1. Twist torso to show your back to the shore.
2. Reach forward! The blade should be beside the thigh of the paddler in front of you.
3. Keep inside hand high, at least as high as your forehead.
4. Prepare for “leg drive”, where you securely prop one or both feet against a bench or footrest.
Timing, starts with the “Paddles Up” call. I remember the team being asked to do this repeatedly with our coach scrutinizing each blade level, reach, and lifting arm (inside hand) height. What works for our team is keeping the lifting arm at shoulder level and the rowing arm (outside arm) straight out forming the letter “A” with the boat.
I am very fortunate to have been part of the Manila Dragons. I’ve met wonderful people who taught me about patience, humility, hard work and friendship. Recognition, trophies and medals are a lot sweeter with a whole bunch of people cheering you on.
My wish on our team’s year-end celebration at the end of this month is learning to accept each other’s differences and nurture each other’s strength. I wish we learn to communicate with respect, honesty and love. I hope we do not find joy in another’s suffering. I wish we find calmness despite chaos. I wish for more laughter, good fun and lots of races.
It has been a very long time since I updated this blog. My schedule for paddling also struggled the moment I landed a position in one of the Philippines’ popular broadsheet that I HAD to resign and find a position that lets me do things I do care about.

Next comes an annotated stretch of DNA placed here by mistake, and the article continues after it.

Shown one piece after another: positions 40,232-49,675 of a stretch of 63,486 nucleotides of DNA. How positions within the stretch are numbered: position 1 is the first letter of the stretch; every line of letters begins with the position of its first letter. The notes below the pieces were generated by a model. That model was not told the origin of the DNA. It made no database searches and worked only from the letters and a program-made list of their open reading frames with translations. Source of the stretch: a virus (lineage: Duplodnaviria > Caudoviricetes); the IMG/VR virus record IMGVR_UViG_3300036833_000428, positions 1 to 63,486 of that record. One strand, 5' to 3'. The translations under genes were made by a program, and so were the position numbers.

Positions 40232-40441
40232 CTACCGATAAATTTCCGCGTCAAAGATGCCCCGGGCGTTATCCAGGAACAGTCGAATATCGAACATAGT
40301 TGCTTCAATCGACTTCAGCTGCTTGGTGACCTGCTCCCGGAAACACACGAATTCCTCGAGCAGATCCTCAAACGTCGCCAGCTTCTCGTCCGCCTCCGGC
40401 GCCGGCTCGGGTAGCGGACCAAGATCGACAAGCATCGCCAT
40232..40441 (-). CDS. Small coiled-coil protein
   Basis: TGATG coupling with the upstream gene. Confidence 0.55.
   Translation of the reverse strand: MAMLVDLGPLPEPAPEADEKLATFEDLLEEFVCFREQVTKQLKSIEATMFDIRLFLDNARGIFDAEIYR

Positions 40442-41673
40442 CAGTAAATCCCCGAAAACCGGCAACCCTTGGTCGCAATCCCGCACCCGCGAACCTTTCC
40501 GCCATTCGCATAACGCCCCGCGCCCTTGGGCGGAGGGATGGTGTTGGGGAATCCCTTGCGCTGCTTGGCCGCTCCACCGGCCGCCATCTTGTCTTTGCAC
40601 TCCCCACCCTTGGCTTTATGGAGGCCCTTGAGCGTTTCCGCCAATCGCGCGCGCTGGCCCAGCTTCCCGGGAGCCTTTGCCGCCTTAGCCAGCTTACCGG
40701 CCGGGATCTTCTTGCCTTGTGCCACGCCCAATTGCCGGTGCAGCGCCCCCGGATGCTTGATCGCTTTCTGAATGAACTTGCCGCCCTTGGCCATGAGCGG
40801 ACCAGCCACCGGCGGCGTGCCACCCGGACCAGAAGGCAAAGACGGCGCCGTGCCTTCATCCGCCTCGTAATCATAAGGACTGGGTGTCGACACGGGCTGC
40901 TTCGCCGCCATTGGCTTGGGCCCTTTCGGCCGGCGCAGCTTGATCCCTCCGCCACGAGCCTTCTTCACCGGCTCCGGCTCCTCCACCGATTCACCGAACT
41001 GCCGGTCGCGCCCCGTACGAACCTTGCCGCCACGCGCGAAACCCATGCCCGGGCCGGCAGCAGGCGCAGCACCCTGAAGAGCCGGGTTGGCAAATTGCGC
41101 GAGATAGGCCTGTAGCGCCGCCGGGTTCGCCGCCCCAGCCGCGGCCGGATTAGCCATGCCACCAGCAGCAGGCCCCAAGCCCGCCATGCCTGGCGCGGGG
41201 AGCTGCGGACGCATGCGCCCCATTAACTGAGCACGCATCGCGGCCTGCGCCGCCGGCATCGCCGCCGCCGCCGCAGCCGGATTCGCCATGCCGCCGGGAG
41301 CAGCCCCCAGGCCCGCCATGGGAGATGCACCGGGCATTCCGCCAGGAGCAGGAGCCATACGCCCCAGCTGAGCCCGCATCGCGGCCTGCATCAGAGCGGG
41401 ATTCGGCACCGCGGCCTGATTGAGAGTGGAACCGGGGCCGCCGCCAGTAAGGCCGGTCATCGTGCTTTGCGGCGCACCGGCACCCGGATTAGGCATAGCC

I’m starting at my new work tomorrow. But not before I had a wee bit of fun with my team this summer at Pagsanjan and just this weekend at Boracay.
The Philippines has 7,107 islands. Most areas are equidistant to some sort of body of water. More so during monsoon season.
The sheer number of beaches, rivers, waterfalls here should be able to sustain and promote watersports in the country. Yet, there are more basketball courts than wakeboards, surfboards and paddles combined.
In my opinion, Swimming should be our national sport.
I started rowing a few months back. Mostly because I was bored at home and was craving for human companionship and partly, because I was working on losing weight I gained from too many free lunches.
I’m 30. Technically, unemployed except for the few writing and designing jobs I occasionally take. I was once a moneyed corporate stud in my high heels and mini skirts. Needless to say, I was also very unhappy with where I was and with what I had to do. I quit after 3 years of working in one of the coolest (I’m inclined to say cool, I helped in making them cool!) motorcycle manufacturers in the world.
I didn’t really have a solid plan when I resigned. I just felt the need to go or it would have broken me down and I would have ended in mental facility care. Yep. THAT bad. After maybe a month or two of lounging at home and finally being able to see my friends and family regularly, I decided to take a new sport.
Why dragonboat rowing? I thought it was something that I just HAD to try. The reason why I love automobiles, clocks and watches so much is because of the intrinsic details of the gear that gets it going. I came across a rowing team over on youtube and it made me think of human gears and it attracted and reeled me in. I only knew of one paddler from highschool and we were not particularly close, but we had a lot of common friends from way back. I contacted her through facebook on the same night I was watching the youtube video. Thankfully, she was nice enough to get me started.
Joining a dragonboat rowing team is fairly easy. The expected requirements were surprisingly low. Must I know how to swim? Not really, but it would be an advantage. What must I wear? Be dressed in shorts and shirt I don’t mind getting wet. When can I start? Be there at the Corregidor dock at 4am T-Th and 5am on weekends.
If there was one aspect I am now wealthy with, I have a LOT of time. Commitment to attend was not particularly hard.